The more Margaret Birch undertakes, the more she thrives. Not only does she assume a demanding job as treasurer for Waterford Township, the largest township in Oakland County, but she is a member of the Waterford Chamber of Commerce Board of Directors, a member of the International Association of Public Treasurers of the U.S. and Canada, a board member for the Oakland County Treasurers Association, and serves on several internal boards within Waterford Township. Her astute decision-making and tireless involvement in municipal government has earned her the title of director for the Michigan Municipal Treasurers Association, as voted by her peers throughout the state. She and her husband have lived in Waterford for over 30 years.
Tell us about your tenure as treasurer in Waterford Township and how long have you have been in the field?
MB: I was actually elected in 2006 — I finished out the term of a former treasurer. I was re-elected in 2008. My prior experience that prepared me for being the treasurer — I was on the Oakland County Pension Board for approximately 12 years and also served on the Waterford general pension board for eight years. I was also in the banking industry and worked in the Oakland County Treasurer’s office.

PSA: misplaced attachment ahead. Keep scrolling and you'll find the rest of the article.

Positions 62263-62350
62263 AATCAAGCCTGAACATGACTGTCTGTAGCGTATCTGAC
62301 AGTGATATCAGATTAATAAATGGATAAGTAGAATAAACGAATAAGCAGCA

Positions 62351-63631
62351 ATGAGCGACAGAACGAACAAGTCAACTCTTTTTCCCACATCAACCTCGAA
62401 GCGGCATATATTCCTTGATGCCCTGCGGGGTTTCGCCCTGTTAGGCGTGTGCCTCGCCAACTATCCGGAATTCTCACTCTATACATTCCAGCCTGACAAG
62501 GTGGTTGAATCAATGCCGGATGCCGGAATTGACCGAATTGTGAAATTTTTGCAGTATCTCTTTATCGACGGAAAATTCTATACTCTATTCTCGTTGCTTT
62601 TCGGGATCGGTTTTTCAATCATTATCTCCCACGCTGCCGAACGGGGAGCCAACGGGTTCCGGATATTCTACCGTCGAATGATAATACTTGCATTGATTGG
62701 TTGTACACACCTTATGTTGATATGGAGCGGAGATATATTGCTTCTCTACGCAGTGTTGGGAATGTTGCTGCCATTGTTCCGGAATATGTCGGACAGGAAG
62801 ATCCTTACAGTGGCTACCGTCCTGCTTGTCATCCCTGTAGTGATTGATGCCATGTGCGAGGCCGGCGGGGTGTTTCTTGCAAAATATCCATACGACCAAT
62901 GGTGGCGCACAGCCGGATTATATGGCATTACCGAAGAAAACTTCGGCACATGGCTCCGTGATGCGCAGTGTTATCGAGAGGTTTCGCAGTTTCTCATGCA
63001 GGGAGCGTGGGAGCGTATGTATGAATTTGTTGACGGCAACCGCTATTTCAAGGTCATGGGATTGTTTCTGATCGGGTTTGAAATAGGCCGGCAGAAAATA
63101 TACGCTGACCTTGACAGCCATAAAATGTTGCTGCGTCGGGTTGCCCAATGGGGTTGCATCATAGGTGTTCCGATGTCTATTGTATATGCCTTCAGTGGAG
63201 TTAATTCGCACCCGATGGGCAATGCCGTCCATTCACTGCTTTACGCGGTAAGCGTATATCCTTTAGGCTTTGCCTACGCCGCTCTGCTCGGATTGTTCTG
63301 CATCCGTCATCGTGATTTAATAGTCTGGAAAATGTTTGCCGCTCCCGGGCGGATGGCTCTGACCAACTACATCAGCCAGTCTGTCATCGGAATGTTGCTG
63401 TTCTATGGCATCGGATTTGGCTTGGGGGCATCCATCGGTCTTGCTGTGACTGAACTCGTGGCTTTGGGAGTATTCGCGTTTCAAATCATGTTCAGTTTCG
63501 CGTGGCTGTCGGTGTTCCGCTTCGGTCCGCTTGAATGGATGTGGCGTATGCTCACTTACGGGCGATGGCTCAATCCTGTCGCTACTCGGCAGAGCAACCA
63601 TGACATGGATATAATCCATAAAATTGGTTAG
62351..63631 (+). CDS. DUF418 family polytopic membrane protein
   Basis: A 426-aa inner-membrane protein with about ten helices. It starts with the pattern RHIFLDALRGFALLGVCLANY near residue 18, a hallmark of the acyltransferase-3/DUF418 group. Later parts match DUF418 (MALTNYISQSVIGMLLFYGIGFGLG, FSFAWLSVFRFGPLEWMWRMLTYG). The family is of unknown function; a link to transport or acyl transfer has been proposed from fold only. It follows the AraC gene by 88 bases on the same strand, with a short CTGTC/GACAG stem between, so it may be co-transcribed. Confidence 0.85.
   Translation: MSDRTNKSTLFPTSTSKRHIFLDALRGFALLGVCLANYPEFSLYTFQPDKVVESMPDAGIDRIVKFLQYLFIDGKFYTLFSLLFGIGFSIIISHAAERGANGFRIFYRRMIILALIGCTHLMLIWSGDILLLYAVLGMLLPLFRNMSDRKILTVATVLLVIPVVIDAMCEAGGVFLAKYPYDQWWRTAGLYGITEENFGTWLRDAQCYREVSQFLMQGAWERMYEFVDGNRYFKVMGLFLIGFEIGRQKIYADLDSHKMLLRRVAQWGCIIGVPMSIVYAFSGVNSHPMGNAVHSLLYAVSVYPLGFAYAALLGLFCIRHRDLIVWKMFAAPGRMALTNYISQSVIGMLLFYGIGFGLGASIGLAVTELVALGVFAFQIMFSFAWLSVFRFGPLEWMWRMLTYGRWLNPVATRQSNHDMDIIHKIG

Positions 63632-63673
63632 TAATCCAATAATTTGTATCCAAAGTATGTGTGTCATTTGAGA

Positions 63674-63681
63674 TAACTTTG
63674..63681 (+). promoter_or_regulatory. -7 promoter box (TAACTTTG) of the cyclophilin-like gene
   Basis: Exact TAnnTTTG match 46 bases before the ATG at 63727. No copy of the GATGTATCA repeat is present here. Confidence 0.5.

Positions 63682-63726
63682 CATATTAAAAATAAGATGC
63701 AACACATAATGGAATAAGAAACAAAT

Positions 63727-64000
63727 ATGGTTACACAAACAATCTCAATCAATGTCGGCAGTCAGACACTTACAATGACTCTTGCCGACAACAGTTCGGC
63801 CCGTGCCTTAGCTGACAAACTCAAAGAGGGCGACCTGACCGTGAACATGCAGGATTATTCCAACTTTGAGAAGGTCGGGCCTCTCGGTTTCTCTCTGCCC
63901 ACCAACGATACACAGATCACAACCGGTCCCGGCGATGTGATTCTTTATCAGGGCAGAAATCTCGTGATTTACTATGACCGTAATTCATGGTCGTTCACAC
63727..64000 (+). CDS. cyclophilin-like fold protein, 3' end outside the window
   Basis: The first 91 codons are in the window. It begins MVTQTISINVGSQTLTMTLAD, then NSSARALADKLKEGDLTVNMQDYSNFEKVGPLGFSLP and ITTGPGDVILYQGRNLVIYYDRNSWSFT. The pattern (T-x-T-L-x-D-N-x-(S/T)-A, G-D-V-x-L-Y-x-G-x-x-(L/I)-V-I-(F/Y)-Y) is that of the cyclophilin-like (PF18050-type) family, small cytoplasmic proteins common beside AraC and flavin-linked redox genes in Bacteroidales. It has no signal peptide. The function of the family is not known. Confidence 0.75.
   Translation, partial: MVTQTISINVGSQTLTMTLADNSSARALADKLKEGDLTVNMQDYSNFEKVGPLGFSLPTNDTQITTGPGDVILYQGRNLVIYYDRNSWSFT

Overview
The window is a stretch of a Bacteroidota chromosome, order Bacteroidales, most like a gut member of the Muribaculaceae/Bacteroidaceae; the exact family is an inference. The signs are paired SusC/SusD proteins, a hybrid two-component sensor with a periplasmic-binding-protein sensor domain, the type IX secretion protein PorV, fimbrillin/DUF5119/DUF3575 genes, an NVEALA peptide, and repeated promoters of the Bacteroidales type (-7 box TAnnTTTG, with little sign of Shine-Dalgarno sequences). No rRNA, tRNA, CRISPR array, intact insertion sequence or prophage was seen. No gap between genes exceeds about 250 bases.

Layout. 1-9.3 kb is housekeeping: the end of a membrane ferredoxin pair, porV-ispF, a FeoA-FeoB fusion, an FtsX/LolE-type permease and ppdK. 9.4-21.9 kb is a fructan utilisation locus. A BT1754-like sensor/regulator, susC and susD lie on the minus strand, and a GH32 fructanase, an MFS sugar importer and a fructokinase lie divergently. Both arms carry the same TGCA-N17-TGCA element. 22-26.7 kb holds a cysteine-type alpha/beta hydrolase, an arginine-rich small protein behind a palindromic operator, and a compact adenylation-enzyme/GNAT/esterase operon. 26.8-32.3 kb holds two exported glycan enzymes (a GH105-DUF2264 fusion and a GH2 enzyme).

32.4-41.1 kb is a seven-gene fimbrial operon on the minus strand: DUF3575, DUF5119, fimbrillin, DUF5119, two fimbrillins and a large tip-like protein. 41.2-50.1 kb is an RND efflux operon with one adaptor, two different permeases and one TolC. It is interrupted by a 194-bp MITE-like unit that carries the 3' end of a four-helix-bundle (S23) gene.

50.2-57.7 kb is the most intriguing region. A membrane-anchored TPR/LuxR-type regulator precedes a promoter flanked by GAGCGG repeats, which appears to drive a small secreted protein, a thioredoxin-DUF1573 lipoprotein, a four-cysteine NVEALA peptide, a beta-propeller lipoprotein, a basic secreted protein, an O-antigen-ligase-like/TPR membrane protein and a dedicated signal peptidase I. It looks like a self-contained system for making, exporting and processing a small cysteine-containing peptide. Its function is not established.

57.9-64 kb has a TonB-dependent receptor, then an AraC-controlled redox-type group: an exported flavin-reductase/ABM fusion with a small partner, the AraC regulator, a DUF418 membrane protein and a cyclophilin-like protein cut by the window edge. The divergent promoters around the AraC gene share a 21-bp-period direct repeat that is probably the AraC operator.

As the new director of the Michigan Municipal Treasurers Association, tell us what the association does, and what will your role be?
MB: The association is an educational association. The MMTA’s mission is to provide membership with tools to meet the diversified challenges facing us by the education, the services, and continued development and ethical standards. By being a member you have access to the 800+ members across the state via listservs that pose daily questions and give answers. You get a quarterly newsletter, employment postings, education, and also awards and certifications. The treasurers association, and all the treasurer associations, because I’m actually a board member on the Oakland County Treasurers Association, as well as the national association — it’s such a camaraderie. All of us realize the importance of having well-educated treasurers.
Why are these memberships important to municipalities?
MB: Being a member of the MMTA, we are probably the largest membership for the national association and by my being on the national association, (they call it an international association because it includes Canada), we are privy to so much education that we can use in our association. I’m hoping we can collaborate with the national association to utilize their tools to help us with education and with issues and concerns in our municipalities.
You are head of payroll and benefits for the township and sit on the retiree health board. Share with us why you established a trust for municipal employees’ retirement healthcare?